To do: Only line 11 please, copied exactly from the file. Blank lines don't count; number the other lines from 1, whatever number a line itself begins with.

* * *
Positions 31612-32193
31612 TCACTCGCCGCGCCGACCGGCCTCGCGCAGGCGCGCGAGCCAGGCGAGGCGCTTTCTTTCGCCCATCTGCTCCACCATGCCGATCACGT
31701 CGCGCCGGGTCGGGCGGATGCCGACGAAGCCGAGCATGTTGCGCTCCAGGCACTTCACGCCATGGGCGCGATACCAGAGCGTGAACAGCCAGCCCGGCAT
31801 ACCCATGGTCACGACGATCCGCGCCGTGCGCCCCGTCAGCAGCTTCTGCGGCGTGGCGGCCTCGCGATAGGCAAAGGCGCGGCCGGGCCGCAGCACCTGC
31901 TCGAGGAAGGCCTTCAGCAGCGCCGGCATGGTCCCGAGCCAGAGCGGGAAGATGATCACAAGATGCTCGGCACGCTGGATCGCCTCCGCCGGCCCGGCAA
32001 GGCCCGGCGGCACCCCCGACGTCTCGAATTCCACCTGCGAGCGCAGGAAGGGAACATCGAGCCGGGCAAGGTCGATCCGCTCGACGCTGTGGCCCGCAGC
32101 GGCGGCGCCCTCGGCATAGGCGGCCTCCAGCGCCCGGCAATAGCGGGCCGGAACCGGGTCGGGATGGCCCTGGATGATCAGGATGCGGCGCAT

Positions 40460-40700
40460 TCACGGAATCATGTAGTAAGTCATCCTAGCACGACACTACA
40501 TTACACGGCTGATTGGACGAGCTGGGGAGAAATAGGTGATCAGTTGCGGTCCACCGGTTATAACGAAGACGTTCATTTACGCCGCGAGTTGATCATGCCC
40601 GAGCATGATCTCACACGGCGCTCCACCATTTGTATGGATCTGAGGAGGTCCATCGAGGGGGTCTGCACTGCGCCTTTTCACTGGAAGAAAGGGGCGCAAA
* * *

40601 GAGCATGATCTCACACGGCGCTCCACCATTTGTATGGATCTGAGGAGGTCCATCGAGGGGGTCTGCACTGCGCCTTTTCACTGGAAGAAAGGGGCGCAAA